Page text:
|(First Draft, that is)|
Just turned the first draft of my memoir over to my editor, all 652 pages, double-spaced. Next comes the rewrite while Stacey is getting quotes for cover design and printing.
For me, and I expect, for many serious writers, the art and craft required in good writing can produce bittersweet emotions. I felt guilt while walking my dog, working out at the gym, or cleaning the bathroom, while aware that I was really doing so to postpone my difficulty in outlining the next part of my narrative or describing a specific setting. Akin to that is the frustration involved in remembering clearly a past occurrence and the characters involved, yet describing it in words which will provide the reader with the same experience I had. A good example of this was narrating an event which occurred in Dayton in 1971. I was set up to be the honored guest at a party attended by several hundred people, while posing as a Russian diplomat from the Soviet Union's Los Angeles consulate. This episode involved several locales and my interaction with a British con man, a deadheading TWA flight engineer and many minor characters.
Another vexing experience I occasionally encountered was the painful act of deleting a part which--after rereading--either doesn't seem to move the book along properly, or isn't likely to interest the reader that much. Often, these "deletes" may consist of more than a thousand words and several hours of writing. I must confess though, that some hoarding instinct has prompted me to move my deletes to a separate file for possible reconsideration.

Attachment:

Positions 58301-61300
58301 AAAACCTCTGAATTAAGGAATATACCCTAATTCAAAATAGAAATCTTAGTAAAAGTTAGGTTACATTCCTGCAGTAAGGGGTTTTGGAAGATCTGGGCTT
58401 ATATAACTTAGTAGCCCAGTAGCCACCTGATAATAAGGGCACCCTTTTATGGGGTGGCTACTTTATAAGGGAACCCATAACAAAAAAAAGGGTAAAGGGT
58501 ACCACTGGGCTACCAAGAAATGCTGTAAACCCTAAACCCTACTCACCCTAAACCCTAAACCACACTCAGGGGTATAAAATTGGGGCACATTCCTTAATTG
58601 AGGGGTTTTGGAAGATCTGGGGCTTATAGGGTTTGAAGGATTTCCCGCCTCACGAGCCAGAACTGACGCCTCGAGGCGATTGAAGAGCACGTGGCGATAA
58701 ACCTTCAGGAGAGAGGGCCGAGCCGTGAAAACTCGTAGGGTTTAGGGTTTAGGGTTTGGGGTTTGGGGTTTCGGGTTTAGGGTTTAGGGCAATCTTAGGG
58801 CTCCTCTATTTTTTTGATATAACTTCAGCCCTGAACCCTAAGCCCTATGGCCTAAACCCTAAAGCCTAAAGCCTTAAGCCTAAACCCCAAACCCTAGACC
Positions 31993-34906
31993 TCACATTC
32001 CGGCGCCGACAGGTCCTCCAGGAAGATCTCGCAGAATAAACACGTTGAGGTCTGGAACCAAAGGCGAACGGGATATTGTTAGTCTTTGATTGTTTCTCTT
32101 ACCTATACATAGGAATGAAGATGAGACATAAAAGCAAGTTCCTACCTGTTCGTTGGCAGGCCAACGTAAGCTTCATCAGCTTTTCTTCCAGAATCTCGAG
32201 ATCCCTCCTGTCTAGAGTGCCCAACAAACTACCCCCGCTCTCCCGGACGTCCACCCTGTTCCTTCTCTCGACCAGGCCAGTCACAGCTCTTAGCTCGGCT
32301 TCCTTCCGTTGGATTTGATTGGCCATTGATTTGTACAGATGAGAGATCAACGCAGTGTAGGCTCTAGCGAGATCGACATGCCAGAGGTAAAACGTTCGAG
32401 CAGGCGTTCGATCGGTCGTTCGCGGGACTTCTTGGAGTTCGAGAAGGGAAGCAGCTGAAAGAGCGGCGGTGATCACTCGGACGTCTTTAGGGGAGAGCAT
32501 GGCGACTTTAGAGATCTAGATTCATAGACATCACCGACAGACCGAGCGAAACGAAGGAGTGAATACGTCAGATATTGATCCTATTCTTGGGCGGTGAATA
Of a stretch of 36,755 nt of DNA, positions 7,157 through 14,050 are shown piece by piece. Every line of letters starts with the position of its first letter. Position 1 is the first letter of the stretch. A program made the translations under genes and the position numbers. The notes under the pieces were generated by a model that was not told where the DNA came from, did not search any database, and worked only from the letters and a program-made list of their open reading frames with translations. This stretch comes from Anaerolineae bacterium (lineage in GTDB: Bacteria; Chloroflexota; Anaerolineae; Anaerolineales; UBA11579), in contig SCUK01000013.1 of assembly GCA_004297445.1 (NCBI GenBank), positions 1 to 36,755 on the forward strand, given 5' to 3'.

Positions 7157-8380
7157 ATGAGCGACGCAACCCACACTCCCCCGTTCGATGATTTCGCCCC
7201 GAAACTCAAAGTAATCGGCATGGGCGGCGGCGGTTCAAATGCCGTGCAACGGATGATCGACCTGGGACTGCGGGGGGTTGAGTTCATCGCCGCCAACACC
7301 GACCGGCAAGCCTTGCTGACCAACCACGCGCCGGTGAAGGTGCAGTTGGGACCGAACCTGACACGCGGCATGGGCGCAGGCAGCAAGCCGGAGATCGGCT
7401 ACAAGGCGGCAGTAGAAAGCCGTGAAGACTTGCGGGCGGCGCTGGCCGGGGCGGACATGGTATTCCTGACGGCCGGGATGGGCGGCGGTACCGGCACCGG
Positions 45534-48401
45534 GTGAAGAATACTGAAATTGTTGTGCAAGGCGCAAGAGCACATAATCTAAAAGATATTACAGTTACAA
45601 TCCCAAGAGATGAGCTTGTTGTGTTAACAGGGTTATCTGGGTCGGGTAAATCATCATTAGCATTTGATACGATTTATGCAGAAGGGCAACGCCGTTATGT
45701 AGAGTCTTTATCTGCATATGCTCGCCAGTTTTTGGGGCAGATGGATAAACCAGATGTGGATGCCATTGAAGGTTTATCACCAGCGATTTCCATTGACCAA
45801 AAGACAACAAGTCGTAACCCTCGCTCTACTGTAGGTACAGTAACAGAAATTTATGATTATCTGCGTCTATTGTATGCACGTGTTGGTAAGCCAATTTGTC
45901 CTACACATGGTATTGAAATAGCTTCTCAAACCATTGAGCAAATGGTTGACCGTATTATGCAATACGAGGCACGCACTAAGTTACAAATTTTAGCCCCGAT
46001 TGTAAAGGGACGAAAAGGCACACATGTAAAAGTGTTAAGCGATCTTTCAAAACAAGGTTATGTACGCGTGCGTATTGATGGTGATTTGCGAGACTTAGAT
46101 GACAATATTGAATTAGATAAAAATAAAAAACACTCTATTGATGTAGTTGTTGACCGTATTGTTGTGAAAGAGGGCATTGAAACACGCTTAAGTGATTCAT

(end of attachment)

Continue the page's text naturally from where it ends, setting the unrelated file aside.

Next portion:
But there's also the positive feelings I've experienced; like thinking of a smooth transition in a part that I'm writing as I'm doing something so routine as cutting the grass or driving to the store. The satisfaction of completing one's intended writing project, no matter how brief or lengthy--as long as it's done well--is pleasing to any writer.
I started this book in earnest two years ago, at age 75, and am already contemplating writing another. Hopefully, I'll be an inspiration to some of you in your fifties and beyond to begin your writing venture.